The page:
Wendy Wasserstein, playwright, Died at 55


Wendy Wasserstein died on January 30, 2006 at the age of 55, she was an American playwright.

Born in Brooklyn, New York to Morris Wasserstein on October 18, 1950 a wealthy textile executive, and his wife, Lola Schleifer, who moved to the United States from Poland when her father was accused of being a spy.

Wasserstein “once described her mother as being like ‘Auntie Mame'”.

Lola Wasserstein reportedly inspired some of her daughter’s characters.

Her maternal grandfather was Simon Schleifer, a yeshiva teacher in Włocławek, Poland, who moved to Paterson, New Jersey and became a high school principal.

Claims that Schleifer was a playwright is probably apocryphal, as contemporaries did not recall this and the assertion only appeared once Wasserstein had won the Pulitzer Prize for Drama.

Wasserstein’s first production of note was Uncommon Women and Others (her graduate thesis at Yale), a play which reflected her experiences as a student at, and an alumna of, Mount Holyoke College.

The play was work shopped at the Eugene O’Neill Theater Center in 1977, and a full version of the play was produced in 1977 Off-Broadway withGlenn Close, Jill Eikenberry, and Swoosie Kurtz playing the lead roles.

The play was subsequently produced for PBSwith Meryl Streep replacing Close. While at Yale, she co-wrote a musical with fellow student Christopher Durang,When Dinah Shore Ruled the Earth.

Wasserstein is described as an author of women’s identity crises. “Her heroines – intelligent and successful but also riddled with self-doubt – sought enduring love a little ambivalently, but they did not always find it, and their hard-earned sense of self-worth was often shadowed by the frustrating knowledge that American women’s lives continued to be measured by their success at capturing the right man.”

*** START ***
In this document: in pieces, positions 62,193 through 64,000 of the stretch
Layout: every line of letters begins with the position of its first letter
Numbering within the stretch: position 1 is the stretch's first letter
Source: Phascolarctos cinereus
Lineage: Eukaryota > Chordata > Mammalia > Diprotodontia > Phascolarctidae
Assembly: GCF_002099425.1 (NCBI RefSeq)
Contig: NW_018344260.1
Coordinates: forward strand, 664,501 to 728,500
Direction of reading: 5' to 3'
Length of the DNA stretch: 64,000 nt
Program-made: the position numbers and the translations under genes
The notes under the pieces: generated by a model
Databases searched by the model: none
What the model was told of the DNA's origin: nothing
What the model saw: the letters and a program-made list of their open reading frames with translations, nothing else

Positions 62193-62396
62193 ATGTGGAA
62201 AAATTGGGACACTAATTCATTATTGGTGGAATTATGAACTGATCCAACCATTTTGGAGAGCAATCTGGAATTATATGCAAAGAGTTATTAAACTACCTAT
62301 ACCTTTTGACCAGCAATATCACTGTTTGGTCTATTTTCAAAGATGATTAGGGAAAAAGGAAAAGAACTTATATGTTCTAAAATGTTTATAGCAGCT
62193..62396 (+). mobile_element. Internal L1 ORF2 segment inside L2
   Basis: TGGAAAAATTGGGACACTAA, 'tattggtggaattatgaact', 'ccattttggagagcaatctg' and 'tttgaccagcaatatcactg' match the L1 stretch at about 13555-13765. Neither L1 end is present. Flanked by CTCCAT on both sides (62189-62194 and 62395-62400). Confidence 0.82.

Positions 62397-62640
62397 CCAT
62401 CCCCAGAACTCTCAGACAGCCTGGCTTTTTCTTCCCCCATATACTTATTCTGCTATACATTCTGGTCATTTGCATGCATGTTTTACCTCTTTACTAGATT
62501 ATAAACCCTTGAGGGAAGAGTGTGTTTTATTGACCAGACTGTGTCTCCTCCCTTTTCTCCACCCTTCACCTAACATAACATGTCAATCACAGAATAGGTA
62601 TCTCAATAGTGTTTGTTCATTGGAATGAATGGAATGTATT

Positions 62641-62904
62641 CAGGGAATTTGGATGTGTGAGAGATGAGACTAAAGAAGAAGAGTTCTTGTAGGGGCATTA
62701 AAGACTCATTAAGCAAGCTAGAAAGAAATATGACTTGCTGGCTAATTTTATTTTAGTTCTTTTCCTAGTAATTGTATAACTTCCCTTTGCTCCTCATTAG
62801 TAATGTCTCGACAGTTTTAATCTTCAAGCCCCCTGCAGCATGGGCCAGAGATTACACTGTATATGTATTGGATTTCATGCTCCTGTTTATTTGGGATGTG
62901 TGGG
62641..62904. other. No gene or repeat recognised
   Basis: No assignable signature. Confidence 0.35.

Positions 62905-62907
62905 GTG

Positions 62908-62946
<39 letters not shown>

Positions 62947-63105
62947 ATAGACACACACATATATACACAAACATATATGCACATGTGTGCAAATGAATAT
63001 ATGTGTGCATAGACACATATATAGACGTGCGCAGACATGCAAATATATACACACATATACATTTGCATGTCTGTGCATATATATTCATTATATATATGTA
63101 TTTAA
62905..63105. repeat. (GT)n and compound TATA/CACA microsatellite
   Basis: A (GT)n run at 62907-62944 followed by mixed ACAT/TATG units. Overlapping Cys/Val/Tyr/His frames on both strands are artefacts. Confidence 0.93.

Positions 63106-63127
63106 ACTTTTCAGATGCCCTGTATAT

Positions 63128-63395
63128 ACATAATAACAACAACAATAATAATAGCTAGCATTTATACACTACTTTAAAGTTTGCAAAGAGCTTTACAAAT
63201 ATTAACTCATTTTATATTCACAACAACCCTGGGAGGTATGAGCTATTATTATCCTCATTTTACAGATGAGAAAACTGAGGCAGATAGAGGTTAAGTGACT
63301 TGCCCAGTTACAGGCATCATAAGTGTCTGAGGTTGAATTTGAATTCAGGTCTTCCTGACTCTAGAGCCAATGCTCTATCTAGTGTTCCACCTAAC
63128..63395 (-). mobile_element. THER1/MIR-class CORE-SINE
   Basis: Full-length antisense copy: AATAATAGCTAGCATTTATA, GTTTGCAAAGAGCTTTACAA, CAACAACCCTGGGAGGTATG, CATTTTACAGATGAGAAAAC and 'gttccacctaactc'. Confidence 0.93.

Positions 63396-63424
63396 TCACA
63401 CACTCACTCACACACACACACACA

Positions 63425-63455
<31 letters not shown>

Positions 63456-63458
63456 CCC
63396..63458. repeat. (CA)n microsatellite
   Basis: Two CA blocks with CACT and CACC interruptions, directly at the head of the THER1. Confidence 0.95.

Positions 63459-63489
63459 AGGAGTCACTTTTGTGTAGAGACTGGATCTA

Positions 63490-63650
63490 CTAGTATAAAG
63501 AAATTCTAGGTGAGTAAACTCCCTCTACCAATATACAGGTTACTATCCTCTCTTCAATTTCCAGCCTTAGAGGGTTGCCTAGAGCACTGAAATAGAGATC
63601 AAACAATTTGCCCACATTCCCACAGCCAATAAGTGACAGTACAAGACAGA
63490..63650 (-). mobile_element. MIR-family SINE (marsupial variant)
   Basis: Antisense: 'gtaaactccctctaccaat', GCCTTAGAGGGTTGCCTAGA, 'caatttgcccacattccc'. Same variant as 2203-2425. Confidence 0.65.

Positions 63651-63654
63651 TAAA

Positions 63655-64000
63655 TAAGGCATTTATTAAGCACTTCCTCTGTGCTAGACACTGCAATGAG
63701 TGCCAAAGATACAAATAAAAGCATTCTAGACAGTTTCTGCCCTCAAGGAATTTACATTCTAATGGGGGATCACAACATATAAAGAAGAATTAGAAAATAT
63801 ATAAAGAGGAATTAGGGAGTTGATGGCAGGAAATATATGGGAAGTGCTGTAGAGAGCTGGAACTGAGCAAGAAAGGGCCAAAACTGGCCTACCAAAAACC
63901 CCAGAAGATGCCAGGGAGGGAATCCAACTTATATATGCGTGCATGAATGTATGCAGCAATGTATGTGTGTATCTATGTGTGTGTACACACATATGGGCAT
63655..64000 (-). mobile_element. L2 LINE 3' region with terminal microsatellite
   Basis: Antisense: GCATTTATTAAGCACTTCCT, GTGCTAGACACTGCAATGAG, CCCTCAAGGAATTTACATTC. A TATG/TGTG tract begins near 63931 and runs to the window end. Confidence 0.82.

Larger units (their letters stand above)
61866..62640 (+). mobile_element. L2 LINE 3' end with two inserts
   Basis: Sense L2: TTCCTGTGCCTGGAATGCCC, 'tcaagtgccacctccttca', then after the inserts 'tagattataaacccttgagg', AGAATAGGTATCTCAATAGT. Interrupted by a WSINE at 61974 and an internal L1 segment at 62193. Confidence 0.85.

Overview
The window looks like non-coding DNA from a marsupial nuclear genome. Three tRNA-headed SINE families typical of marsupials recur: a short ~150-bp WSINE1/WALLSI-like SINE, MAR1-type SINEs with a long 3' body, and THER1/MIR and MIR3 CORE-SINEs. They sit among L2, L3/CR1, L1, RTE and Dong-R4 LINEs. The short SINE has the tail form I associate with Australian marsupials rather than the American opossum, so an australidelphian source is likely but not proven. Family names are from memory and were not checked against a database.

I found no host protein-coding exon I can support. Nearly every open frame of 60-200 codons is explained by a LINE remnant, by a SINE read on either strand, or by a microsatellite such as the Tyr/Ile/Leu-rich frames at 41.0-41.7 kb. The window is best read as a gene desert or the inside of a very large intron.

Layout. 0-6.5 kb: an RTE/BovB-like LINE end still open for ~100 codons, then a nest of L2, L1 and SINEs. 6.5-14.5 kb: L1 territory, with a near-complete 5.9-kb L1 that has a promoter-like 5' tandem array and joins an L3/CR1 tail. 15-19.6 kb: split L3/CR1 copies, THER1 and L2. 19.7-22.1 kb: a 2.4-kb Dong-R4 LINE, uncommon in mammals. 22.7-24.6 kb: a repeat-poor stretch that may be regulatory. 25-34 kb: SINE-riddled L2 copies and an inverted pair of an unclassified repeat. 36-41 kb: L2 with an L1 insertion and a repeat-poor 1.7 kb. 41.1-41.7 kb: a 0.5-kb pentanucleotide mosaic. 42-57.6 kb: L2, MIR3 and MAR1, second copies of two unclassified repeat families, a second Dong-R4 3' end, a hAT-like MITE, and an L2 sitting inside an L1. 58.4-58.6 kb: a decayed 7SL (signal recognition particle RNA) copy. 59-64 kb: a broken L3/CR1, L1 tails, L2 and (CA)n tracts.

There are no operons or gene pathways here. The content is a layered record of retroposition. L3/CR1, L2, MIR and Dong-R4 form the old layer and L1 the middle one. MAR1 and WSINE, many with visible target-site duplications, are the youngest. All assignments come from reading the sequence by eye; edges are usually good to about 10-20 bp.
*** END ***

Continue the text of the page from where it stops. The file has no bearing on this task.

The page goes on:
In a conversation with novelist A. M. Homes, Wasserstein said that these heroines are the starting points for her plays: “I write from character, so it begins with people talking, which is why I like writing plays.”

In a slightly different key, her 1983 one-act play Tender Offer, produced at the Ensemble Theater, explores poignantly the relationship between a girl and her father.

Like Uncommon Women and Others, Isn’t It Romantic, presented by Playwrights Horizons in New York in 1983, explores upper-middle class, expensively educated, single women, but Janie and Harriet are six years older than their counterparts in Uncommon Women, and they are out in the world, searching for love and professional fulfillment in Manhattan in the face of changing values.

While Janie is the daughter of overprotective Jewish parents who desperately want her to get married, Harriet is the daughter of a WASP professional woman who encourages her to pursue her career.

Other plays include The Sisters Rosensweig, An American Daughter and Third.

Her 1989 play, The Heidi Chronicles, won a Tony Award for best play and a Pulitzer Prize for Drama.

Though lauded for its comedic merits, Wasserstein’s work explored a deeper issue: the complex politics of independent American women living in a society that values traditional roles and expectations.